Finally, while the support to aggregate demand we expect fiscal policy to provide is one reason why we think the next move in interest rates will be up rather than down, the Monetary Policy Committee will be wary of overreacting. After all, the Fed had to reverse some of the policy tightening it undertook after fiscal policy was loosened in the US. (See here.) Our forecast is that the next move in interest rates will be a hike from 0.75% to 1.00% in 2021 but we aren’t expecting them to rise very far or fast thereafter.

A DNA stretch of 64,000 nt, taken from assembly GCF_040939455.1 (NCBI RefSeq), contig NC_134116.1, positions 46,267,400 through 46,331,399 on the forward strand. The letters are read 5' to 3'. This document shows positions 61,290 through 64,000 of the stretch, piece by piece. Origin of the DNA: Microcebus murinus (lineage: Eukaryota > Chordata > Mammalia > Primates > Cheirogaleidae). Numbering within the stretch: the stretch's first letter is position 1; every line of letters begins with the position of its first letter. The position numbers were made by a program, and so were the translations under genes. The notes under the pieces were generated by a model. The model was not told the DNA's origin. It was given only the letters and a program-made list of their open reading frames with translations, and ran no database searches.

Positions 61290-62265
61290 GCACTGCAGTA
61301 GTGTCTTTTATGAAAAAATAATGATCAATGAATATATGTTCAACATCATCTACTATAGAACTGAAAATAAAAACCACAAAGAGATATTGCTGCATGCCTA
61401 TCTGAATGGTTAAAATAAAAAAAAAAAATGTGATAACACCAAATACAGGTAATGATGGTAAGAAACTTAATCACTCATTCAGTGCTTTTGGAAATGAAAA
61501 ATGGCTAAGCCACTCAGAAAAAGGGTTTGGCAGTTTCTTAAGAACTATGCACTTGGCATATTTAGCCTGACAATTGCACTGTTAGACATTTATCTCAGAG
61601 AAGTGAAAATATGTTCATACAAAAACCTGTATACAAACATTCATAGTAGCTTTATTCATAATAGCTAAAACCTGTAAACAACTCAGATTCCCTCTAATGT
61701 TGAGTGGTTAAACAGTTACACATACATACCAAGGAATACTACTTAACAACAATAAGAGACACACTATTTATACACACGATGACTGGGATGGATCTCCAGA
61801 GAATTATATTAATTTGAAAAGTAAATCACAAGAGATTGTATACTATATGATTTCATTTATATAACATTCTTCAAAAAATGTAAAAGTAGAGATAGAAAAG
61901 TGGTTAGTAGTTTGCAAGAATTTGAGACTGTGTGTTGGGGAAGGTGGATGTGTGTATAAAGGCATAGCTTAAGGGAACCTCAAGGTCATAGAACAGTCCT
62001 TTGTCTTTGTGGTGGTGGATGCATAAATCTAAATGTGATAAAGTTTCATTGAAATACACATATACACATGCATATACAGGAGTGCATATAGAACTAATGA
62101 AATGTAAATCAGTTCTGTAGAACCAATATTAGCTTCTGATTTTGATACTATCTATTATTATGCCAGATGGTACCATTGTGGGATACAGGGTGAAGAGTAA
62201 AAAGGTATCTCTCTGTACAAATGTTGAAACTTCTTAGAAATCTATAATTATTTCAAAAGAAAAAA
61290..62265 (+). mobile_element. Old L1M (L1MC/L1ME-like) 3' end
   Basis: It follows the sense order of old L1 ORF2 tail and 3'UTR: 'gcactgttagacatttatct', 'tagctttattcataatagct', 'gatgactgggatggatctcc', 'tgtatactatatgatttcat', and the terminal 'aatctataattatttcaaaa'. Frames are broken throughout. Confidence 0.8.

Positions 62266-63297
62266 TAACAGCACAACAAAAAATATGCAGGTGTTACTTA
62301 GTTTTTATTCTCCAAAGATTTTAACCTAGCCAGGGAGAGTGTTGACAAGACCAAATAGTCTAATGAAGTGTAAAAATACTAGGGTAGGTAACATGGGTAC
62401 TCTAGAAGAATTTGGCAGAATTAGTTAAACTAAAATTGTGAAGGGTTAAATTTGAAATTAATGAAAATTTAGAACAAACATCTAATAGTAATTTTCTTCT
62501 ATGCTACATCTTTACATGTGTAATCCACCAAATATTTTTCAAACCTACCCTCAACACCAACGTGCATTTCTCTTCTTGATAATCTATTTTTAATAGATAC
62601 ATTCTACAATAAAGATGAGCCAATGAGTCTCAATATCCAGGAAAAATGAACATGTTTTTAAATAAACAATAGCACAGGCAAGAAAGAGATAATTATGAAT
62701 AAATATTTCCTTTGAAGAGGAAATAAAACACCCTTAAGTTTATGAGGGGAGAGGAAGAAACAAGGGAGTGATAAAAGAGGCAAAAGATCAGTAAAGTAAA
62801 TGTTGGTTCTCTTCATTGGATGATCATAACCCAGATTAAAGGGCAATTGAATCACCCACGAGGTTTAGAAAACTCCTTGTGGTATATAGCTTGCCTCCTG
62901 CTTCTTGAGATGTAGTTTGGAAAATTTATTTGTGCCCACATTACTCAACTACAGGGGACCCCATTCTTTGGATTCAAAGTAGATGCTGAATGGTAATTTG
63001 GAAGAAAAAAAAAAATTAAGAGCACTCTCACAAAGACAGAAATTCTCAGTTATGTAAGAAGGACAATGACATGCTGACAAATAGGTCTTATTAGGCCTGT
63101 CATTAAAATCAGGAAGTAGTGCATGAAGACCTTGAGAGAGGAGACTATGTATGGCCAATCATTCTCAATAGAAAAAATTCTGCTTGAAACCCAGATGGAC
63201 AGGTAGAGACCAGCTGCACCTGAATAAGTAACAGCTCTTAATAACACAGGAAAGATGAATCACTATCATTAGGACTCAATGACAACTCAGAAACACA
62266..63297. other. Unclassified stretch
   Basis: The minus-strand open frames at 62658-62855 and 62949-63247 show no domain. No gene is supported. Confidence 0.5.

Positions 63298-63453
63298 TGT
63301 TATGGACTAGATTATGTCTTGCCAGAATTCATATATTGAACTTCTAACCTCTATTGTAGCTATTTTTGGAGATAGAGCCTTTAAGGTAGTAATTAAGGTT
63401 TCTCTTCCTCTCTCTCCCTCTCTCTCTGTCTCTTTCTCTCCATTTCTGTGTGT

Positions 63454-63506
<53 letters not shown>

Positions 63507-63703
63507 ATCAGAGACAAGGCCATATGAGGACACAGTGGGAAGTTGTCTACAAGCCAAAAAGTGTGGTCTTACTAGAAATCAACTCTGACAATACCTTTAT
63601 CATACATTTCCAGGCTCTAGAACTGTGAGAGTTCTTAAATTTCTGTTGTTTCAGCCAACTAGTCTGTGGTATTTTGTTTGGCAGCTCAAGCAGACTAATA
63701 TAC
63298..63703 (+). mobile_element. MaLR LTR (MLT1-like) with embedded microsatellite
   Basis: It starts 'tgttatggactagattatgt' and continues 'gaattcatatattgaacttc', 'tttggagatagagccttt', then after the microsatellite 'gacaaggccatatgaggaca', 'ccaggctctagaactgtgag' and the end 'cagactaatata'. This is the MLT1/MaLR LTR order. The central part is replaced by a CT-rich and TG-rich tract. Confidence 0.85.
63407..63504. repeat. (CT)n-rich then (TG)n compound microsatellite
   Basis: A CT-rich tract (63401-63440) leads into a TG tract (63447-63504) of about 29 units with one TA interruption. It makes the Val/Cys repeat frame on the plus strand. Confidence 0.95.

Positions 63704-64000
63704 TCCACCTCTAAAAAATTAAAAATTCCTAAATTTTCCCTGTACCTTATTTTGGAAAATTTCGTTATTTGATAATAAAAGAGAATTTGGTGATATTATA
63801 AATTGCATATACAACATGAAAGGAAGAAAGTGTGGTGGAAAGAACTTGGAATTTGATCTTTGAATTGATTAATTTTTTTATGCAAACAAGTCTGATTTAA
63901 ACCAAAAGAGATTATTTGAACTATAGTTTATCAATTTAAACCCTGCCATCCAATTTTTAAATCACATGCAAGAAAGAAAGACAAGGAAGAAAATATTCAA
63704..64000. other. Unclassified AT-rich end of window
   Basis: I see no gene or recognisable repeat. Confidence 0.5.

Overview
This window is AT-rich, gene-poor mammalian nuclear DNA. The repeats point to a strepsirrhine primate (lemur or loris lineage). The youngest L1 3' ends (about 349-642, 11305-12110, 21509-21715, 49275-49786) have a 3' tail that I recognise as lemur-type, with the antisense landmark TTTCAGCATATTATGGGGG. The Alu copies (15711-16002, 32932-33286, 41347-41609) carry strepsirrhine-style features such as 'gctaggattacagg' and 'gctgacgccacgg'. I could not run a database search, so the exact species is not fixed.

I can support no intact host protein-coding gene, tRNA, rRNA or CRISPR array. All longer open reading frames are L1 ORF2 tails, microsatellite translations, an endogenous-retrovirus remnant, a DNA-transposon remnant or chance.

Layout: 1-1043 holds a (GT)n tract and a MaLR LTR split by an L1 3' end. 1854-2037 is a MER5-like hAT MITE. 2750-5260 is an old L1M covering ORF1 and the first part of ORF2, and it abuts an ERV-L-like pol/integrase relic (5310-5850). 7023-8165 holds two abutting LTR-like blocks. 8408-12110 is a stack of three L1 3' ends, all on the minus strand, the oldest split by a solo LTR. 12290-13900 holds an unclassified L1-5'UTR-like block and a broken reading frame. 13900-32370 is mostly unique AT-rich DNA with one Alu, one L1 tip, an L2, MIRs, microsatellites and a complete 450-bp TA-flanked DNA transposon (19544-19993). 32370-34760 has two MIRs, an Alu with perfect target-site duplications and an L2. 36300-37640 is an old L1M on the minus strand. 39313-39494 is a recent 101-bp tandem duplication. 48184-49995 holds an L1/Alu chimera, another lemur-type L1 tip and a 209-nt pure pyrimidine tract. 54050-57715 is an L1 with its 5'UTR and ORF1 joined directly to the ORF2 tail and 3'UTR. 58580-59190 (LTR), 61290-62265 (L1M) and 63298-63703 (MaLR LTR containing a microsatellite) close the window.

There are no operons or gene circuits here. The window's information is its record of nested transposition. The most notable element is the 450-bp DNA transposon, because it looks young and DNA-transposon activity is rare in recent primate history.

Overall, we think that the government will make use of its new fiscal rules to announce a rise in government investment in the Budget on 11th March. Together with the Spending Round, that means a fiscal loosening worth about 1% of GDP is on the way.
While the labour market is tight, evidence of slack elsewhere in the economy suggests that this stimulus will be effective in lifting growth.
We expect it to contribute to a recovery in GDP growth from 1.0% this year to an above-consensus 1.8% in 2021. (See here.) Inflation might nudge higher. But it is unlikely to rise much above the Bank of England’s 2% target. So while we suspect the market will be caught out by the next move in interest rates being up rather than down, we doubt they will rise very far after that.
Andrew Wishart, UK Economist, +44 20 7808 4062, email@example.com